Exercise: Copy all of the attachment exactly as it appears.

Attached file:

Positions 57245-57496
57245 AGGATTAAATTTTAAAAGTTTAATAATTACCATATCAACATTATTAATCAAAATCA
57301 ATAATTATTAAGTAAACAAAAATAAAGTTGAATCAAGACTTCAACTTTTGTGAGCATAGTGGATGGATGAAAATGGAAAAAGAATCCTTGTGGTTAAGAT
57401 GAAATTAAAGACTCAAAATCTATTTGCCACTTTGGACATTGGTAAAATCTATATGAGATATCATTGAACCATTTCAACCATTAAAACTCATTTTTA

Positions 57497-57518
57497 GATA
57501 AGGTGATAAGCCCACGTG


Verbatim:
Positions 57245-57496
57245 AGGATTAAATTTTAAAAGTTTAATAATTACCATATCAACATTATTAATCAAAATCA
57301 ATAATTATTAAGTAAACAAAAATAAAGTTGAATCAAGACTTCAACTTTTGTGAGCATAGTGGATGGATGAAAATGGAAAAAGAATCCTTGTGGTTAAGAT
57401 GAAATTAAAGACTCAAAATCTATTTGCCACTTTGGACATTGGTAAAATCTATATGAGATATCATTGAACCATTTCAACCATTAAAACTCATTTTTA

Positions 57497-57518
57497 GATA
57501 AGGTGATAAGCCCACGTG